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Louisville & Lexington Moving Guide

September 15, 2021

Everything You Need to Know When Moving to the Louisville/Lexington Area

You're thinking about moving to the Louisville area, aren't you? Is it the exploding job market in the Derby City that's pulling you in? Or maybe it's because of the affordable houses there? Or is it the stunning backdrop of natural beauty in Lexington?

We get it. There's a lot to love about both Louisville and Lexington. But you also have a ton of questions, right? What are the best places to live? What will it cost to live there? How long is a one-way commute in the Louisville area? The list is endless.

Here at College HUNKS Hauling Junk & Moving, we understand just how stressful moving can be. To help lift some of the pressure off of your shoulders, we've created this comprehensive guide on moving to the Louisville area. Read on to learn more.

Living in the Louisville Area: The Basics


Louisville has existed as a consolidated county since 2003. It encompasses all of Jefferson County and its metro government.

And for the sake of this moving guide, we're going to focus on the greater Louisville area, which extends to the nearby Lexington.

Louisville on its own had a population of 617,638 people as of 2019. And if you include the metro area and Lexington, it brings the population to well over one million.   

Between 2010 and 2017, Louisville added 58,247 residents. This translates to a population growth rate of 4.71%.

At 69.9%, whites make up the bulk of the residents in Louisville and Lexington. Blacks and Latino are also well-represented in these two cities.

The Cost of Living in Louisville & Lexington

The cost of living in Louisville is 8% lower than the national average. Housing, utilities, health costs, groceries, and miscellaneous costs such as dining out and repairs, etc. are lower than the US average. The only cost that's higher than the national average is transportation, at 103%

According to Numbeo, it costs a four-member family around $3,074 a month to live in Louisville (excluding housing). Expenses for a single person run around $864.43 a month (excluding housing).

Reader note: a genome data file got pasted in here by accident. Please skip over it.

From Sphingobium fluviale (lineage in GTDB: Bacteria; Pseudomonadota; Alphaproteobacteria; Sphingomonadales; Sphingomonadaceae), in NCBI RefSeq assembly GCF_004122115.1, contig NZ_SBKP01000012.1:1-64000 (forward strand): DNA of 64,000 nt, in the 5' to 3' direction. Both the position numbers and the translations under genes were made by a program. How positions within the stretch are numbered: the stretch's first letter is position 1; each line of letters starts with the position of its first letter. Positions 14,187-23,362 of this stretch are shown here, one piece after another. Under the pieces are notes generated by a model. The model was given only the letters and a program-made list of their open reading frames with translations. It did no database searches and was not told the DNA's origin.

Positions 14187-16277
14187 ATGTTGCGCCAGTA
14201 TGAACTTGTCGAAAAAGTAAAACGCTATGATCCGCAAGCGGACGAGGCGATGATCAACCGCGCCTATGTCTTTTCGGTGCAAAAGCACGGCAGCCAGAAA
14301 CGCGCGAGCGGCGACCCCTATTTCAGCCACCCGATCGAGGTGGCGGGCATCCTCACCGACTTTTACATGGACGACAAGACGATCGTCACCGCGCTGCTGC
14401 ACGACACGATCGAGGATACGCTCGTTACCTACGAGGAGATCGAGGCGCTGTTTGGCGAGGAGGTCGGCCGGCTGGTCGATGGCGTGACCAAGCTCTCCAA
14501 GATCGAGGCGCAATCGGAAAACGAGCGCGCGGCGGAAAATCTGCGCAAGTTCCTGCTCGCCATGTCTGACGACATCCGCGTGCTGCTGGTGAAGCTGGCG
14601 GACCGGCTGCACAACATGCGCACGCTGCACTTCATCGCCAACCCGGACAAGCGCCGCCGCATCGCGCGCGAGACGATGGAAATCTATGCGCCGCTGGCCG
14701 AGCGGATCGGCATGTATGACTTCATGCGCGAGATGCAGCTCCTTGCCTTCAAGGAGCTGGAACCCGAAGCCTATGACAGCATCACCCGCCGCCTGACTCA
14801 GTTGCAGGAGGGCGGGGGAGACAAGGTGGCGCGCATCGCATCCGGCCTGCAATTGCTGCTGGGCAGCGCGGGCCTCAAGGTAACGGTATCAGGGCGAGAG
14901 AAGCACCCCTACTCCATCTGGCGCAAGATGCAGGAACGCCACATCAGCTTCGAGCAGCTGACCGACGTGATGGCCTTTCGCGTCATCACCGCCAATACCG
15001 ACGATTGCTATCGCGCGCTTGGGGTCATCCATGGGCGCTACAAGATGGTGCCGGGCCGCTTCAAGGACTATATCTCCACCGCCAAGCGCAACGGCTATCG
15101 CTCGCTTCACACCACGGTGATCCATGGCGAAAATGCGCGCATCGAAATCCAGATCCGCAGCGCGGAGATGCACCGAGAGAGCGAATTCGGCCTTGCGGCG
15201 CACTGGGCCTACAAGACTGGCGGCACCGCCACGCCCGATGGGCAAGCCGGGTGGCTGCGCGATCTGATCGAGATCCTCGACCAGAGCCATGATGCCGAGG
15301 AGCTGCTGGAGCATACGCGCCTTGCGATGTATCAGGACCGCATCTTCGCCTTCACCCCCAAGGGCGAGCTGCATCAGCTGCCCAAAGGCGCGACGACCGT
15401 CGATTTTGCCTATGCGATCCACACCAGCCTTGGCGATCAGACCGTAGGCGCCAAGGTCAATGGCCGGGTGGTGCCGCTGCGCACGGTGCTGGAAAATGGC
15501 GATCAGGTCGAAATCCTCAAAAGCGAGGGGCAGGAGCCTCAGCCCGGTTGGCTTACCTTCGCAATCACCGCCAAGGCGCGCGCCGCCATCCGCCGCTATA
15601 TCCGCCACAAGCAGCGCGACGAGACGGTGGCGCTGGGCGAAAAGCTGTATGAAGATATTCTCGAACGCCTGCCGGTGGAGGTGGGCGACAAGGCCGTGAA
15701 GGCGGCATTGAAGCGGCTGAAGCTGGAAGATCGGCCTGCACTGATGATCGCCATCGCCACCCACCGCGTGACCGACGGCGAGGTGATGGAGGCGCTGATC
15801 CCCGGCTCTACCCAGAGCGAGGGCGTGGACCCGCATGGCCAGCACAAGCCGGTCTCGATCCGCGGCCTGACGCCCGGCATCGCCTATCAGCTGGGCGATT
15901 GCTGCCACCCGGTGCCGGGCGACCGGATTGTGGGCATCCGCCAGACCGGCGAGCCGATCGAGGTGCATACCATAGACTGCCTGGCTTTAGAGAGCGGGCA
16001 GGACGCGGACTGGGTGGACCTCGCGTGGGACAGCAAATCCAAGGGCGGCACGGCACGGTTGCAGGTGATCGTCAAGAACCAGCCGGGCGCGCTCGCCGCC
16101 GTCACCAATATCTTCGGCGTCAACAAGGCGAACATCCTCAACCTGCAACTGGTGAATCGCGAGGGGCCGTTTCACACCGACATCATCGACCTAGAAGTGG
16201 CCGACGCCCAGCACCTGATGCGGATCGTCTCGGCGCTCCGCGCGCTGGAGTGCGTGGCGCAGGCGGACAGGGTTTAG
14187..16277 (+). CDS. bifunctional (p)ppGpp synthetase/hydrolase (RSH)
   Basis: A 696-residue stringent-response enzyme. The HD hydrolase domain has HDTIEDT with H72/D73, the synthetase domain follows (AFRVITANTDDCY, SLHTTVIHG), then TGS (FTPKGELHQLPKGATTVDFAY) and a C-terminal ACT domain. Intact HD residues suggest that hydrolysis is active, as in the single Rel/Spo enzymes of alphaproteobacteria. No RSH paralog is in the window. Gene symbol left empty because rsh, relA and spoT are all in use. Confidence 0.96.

When it comes to renting, apartments tend to range from $837 to $1,863, depending on where you want to live. The median house price in Louisville is $251,050 (as of September 2021), up 14.1% compared to a year ago. And if you're interested in buying a home, there's no shortage of affordable and middle-class housing.

To give you a little bit context on how affordable it is to live here, Mental Floss recently ranked Louisville sixth in its list of 11 of the most affordable cities in the US. Both Lexington and Louisville also made it to the U.S. News' best places to live 2020 list.

The Louisville Area Job Market

According to Payscale, the average salary in Louisville is $63,000, which is higher than the national average. Nearby Lexington also offers an attractive environment for job seekers, with a median salary of $59,000.

Perhaps worth noting is that the August 2021 unemployment rates in both Louisville (4.1%) and Lexington (3.2%) dropped considerably at the start of 2021, and are lower than the national average of 5.2%.

Going by data from Zippia, home health aid, physical therapist assistant, and operations analyst are three of the fastest growing jobs in the Louisville area. But that doesn't mean you can't pursue a career in a different niche. According to Indeed.com, there are currently more than 17,000 jobs available in Louisville and 8,000 more in Lexington, all in different niches and industries.

Also, some of Kentucky's biggest employers are found in the Louisville-Lexington area. These include United Parcel Service Inc., Jefferson County Public Schools, Ford Motor Company, Norton Healthcare Inc., University of Kentucky, Xerox, KentuckyOne Health, and more.

The bottom line is that if you're a job-seeker looking for greener pastures elsewhere, moving to Louisville, KY could be a worthwhile decision. 

Getting Around the Louisville Area